Times Are Tough: Personal Thoughts
What do you do when it feels like the world is on fire and you have no way of putting it out?
I sat this morning feeling very scattered - numb and paralyzed. I kept asking myself, “is this real life?” As someone who really tries to look at all sides of issues, events and situations (i.e. not to forget positives and only focus on negatives), the last few weeks (heck, years!) have proven to be heavier than ever.
My clients are experiencing the same traumas that I am experiencing - in real time. How do I help others when I feel like I cannot help myself? This begs the question of how do I help myself personally in order to also help support myself and others professionally.
After some serious reflection, I first decided to take a moment and breathe. I noticed I had been holding my breath without even realizing it. Next, I took out my journal and did a brain dump of all the thoughts and feelings swimming around my head. Lastly, I pulled out my “The Mindful Self-Compassion Workbook” by Kristin Neff to actually put into practice what I would suggest to my clients.
I found some peace by focusing on the prompts and exploring how I view the world and how I view myself. My clients can attest that I speak on the concept of locus of control pretty incessantly. What is it I can control in this moment? What is it that is beyond my control?
So, I took a step back and decided to look at what I can do during this time. These are the things that popped up for me:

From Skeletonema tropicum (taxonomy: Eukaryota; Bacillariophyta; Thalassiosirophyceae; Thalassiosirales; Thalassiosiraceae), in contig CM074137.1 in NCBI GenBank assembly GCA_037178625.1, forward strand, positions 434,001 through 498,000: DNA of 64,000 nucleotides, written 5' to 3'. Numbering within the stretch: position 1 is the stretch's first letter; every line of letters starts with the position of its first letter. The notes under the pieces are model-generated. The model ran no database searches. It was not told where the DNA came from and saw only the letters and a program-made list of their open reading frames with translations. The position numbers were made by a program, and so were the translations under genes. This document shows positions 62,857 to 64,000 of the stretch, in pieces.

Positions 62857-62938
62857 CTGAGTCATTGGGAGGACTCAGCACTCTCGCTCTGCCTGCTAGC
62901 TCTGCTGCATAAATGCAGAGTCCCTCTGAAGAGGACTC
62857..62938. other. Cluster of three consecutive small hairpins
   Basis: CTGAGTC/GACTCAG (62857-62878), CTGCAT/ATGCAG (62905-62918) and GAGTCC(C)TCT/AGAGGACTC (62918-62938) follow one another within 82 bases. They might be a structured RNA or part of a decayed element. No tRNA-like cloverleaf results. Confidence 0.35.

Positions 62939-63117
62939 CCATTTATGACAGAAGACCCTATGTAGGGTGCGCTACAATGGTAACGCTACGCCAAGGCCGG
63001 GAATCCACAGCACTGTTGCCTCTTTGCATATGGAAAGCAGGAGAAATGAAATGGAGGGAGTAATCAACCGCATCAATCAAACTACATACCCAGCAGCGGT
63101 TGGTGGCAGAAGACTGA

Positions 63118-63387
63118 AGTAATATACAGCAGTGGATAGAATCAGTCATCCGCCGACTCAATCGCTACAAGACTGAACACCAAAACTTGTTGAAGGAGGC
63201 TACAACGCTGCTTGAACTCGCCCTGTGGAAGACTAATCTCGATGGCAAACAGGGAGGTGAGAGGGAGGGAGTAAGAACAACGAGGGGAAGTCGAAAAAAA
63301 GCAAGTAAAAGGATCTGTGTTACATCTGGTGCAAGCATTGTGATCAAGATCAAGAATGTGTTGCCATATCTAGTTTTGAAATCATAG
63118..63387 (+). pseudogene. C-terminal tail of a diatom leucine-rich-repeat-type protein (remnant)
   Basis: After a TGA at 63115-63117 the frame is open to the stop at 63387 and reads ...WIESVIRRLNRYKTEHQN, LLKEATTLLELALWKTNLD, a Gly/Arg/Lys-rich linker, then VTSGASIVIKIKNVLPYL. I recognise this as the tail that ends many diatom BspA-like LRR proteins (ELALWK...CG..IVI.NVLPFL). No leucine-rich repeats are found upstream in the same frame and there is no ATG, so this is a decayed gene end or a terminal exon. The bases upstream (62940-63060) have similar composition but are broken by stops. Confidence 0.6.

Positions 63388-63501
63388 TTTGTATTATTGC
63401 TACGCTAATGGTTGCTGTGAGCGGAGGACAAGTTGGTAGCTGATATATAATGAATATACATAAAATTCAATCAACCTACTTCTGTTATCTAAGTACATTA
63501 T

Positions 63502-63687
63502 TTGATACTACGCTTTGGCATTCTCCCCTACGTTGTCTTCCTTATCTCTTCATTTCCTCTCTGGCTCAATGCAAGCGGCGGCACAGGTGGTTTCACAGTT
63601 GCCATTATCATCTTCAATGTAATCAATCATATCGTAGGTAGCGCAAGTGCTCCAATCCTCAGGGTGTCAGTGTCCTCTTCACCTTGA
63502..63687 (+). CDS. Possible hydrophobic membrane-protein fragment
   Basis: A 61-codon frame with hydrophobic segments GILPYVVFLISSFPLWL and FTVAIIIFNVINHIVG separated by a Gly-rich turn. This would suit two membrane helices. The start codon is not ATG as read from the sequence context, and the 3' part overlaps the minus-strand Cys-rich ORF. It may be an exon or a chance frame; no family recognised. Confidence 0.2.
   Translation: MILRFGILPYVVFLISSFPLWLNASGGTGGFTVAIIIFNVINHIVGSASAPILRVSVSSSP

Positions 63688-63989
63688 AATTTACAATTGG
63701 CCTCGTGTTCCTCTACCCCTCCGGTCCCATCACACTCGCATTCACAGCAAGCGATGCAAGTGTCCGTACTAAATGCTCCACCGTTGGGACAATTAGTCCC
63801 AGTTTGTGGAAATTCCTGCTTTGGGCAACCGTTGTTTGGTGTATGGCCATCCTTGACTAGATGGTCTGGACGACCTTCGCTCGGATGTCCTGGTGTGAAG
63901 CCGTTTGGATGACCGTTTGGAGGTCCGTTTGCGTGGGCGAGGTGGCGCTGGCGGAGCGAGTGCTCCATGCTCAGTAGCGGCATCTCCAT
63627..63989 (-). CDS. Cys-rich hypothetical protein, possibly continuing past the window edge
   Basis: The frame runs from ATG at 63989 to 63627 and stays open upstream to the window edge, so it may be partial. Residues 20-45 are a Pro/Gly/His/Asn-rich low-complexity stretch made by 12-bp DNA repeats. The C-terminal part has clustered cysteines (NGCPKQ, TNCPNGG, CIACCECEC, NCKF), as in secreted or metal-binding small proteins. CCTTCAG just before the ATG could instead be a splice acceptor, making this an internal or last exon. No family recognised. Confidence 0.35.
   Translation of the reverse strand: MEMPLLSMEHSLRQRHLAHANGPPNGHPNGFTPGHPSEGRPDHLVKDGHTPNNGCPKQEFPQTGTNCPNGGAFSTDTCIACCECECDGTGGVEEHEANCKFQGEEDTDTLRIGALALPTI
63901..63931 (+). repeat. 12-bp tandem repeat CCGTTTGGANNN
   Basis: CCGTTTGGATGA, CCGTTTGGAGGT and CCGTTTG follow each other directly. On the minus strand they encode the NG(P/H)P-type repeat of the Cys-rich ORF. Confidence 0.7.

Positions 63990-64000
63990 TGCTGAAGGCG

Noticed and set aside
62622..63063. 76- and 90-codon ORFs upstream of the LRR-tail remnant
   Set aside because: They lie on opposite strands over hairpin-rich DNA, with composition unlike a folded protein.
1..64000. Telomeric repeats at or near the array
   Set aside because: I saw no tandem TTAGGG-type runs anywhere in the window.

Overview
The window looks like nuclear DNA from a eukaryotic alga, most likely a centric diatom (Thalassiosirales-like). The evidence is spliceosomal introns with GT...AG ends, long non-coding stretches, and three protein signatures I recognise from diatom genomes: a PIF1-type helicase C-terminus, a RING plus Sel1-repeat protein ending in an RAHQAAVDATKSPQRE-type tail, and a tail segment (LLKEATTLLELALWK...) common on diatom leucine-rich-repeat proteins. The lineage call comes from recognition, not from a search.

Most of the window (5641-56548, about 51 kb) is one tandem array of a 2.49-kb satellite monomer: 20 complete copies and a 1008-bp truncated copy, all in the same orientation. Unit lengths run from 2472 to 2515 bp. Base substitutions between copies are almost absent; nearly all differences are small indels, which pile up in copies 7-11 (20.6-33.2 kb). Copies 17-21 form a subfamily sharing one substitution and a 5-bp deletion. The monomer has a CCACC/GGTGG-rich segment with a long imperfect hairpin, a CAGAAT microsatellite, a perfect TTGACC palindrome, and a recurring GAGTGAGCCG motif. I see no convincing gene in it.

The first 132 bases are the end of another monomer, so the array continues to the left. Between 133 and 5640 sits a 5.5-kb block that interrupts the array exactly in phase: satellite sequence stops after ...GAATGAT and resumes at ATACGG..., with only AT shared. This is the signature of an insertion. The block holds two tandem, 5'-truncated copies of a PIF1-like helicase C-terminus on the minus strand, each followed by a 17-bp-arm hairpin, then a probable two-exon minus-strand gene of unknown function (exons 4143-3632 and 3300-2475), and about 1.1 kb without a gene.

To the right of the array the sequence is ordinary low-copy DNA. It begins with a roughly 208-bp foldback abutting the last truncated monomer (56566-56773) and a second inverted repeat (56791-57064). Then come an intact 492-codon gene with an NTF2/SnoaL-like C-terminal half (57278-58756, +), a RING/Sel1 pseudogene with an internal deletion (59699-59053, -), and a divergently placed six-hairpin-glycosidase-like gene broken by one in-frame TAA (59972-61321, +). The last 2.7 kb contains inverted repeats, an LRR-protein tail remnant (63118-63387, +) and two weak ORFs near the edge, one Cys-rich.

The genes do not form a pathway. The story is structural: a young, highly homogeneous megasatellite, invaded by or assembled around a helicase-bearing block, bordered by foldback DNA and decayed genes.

2. Reach out for support/connect with others
3. Get involved in advocacy and legislative efforts to make change
4. Break down the steps in which I can use my abilities for change, instead of looking at the whole, intimidating picture
5. Identify daily the things that I am grateful for
6. Acknowledge the sadness that I experience instead of discounting it
7. Limit social media exposure
8. Seek out self-care
9. Be honest with myself about my limits as well as my strengths
Some of these seem like pretty easy tasks. They may also be admittedly difficult to put into practice if you're already in a high state of stress. If there is any take away from this blog article, here it is: You are not alone. We are not alone. Connect, connect, connect.
Times are tough. Be kind to yourself and others.
Meghan Reitz, LCPC, NCC, has worked within the counseling profession for over 19 years. Her therapist experience includes providing individual, couples, family, group, and crisis counseling. She also speaks with companies and groups on mental health and wellness topics. Learn more about Meghan here.